One of the new Board of Commissioners’ priorities is to enact an improved noise ordinance.
The current ordinance applies only after 11 p.m., and it’s too vague to enforce consistently. So, the Marshal’s Office gets lots of complaints they can’t do much about.
Separately, the Special Events Facility regulations completely prohibit outdoor loudspeakers. That’s probably too restrictive. An outdoor wedding usually needs some amplification for voices and music. So, even though it’s illegal, the marshals usually let it go if the sound is at a low level.
We tried to improve the ordinance 10 to 12 years ago, but got such massive resistance that we gave up. We’re trying to go about
it more carefully this time.
One of the difficulties with a noise ordinance is that the sounds that annoy us aren’t necessarily the loudest ones. The most common complaints involve amplified music, gunfire, dirt bikes and industrial operations. Most people don’t mind ordinary and necessary noises like lawn mowing during the day, regular traffic and A/C compressors. But, we don’t like hearing our neighbor’s music, even though it’s quieter than his lawn mower.
The right to own, carry and shoot guns is almost sacred around here, and we’re reluctant to tread on those rights. But, it’s not hunting or moderate target practice that generates the complaints. It’s when someone is abusing their rights by blasting away for hours with thousands of rounds of fully automatic fire.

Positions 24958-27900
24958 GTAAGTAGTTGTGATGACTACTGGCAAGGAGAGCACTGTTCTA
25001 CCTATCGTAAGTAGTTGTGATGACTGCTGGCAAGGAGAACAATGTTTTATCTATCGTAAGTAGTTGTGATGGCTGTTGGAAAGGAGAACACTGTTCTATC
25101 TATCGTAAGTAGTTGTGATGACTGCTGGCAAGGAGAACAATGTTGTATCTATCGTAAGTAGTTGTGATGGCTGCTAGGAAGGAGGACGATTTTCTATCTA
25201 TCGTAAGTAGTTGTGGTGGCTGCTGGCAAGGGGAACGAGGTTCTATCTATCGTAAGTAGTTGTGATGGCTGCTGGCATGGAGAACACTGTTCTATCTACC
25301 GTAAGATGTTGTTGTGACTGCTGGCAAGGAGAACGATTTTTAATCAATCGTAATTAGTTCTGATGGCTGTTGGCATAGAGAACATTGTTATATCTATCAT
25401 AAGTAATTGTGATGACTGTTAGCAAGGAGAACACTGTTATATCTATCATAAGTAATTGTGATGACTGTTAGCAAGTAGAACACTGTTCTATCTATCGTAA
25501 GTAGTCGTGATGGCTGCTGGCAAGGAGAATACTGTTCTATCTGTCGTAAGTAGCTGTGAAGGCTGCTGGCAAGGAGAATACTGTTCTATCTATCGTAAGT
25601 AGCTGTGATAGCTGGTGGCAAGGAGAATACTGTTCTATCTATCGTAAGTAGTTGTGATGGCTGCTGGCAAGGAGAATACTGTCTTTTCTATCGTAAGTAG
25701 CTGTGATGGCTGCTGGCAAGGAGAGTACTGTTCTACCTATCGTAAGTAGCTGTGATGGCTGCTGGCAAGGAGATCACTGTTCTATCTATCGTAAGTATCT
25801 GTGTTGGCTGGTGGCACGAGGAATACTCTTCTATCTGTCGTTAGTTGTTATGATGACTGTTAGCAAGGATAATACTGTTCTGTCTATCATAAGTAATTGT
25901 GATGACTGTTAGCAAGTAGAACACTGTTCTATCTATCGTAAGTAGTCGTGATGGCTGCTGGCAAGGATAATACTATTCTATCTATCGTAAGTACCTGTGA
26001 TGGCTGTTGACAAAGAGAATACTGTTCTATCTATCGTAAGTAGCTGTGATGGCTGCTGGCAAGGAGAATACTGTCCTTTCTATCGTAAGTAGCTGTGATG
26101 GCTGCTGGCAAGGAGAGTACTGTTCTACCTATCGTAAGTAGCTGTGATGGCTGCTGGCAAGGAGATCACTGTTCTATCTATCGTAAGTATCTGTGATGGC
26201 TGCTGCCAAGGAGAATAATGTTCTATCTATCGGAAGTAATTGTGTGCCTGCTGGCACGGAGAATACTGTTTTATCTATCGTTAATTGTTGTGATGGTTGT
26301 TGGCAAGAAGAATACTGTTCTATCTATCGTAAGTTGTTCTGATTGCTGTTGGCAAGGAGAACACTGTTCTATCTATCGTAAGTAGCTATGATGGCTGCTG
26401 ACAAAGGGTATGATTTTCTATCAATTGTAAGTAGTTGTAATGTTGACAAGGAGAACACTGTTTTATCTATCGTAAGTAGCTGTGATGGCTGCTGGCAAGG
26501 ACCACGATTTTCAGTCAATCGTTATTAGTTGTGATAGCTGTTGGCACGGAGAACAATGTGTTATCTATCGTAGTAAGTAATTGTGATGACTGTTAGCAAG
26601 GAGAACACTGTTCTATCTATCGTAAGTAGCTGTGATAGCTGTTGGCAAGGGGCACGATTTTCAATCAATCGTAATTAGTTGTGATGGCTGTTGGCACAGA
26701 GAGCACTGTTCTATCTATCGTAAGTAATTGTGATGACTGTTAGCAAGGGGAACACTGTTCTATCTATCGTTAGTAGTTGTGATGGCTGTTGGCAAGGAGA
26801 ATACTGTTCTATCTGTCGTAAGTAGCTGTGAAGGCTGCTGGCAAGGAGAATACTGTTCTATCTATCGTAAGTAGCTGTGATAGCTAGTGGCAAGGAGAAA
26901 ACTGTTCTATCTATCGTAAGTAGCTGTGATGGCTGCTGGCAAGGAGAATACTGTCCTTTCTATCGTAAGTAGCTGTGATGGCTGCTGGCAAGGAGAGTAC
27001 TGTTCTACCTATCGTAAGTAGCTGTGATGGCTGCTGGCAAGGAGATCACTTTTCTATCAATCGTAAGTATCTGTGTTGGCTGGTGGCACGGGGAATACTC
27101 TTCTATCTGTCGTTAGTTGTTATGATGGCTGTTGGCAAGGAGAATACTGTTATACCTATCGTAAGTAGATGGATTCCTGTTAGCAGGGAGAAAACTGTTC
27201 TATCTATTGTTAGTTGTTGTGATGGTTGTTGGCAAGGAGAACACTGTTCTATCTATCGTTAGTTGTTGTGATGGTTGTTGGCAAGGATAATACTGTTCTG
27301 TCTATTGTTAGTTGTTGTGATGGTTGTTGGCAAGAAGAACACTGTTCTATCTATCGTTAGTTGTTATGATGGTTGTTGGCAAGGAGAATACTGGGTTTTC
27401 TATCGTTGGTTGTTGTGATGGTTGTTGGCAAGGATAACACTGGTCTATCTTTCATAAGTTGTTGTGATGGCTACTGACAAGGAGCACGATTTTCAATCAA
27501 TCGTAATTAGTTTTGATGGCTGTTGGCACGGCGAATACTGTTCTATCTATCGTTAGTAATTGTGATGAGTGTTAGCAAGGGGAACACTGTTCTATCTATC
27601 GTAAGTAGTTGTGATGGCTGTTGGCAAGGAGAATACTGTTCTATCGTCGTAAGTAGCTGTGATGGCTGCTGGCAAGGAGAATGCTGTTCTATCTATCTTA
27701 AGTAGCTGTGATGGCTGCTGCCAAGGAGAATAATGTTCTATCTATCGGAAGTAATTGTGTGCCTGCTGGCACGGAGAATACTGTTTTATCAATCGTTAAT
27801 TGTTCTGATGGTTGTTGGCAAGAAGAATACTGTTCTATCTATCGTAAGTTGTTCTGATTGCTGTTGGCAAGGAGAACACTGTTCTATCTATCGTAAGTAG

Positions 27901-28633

What we’re looking for is reasonable maximum noise levels for different time periods, with reasonable exceptions. Sound would be measured where it enters someone else’s property. We’re talking about three time periods and standard noise levels as follows:
- Day, 7 a.m.-7 p.m. 70 decibels. Clearly audible, but moderate. About the level of normal conversation at close range.
- Evening, 7 p.m.-11 p.m. 60 dB. Slightly audible; very muffled.
- Night, 11 p.m.-7 a.m. 50 dB. Virtually inaudible.
We’d need exceptions for regular agricultural, landscaping and construction equipment during the day, and, probably, for reasonable rounds of firearms practice during a limited daytime period in areas where gunfire is not otherwise prohibited.
We might exempt all vehicles legally operating on public roads, at least for now; also, school events and emergencies. At night, some normal noises, like regular A/C compressors, might exceed 50 dB and require exemptions. And, catching chickens to send for processing is
a required agricultural activity that’s noisy, and usually done at night.
Common law would allow existing businesses, whose operations depend on making noise, to be grandfathered in legally under the former ordinance. That would include Dixie Speedway and some other more mundane operations.
So, what do you think? We really want to know. Email me at firstname.lastname@example.org.
– Harry Johnston, chairman of the Cherokee County Board of Commissioners.
B. Mullins says
I work in a tax office in Woodstock & recent ppl moved in next door with extremely loud music (workout place) which feels like someone is hitting our wall with a constant sledge hammer! We have asked them to turn it down but they are very reluctant to do so. What can we do about this? We cannot do our jobs in an atmosphere where we cannot concentrate on our work due to the extreme loudness against our wall?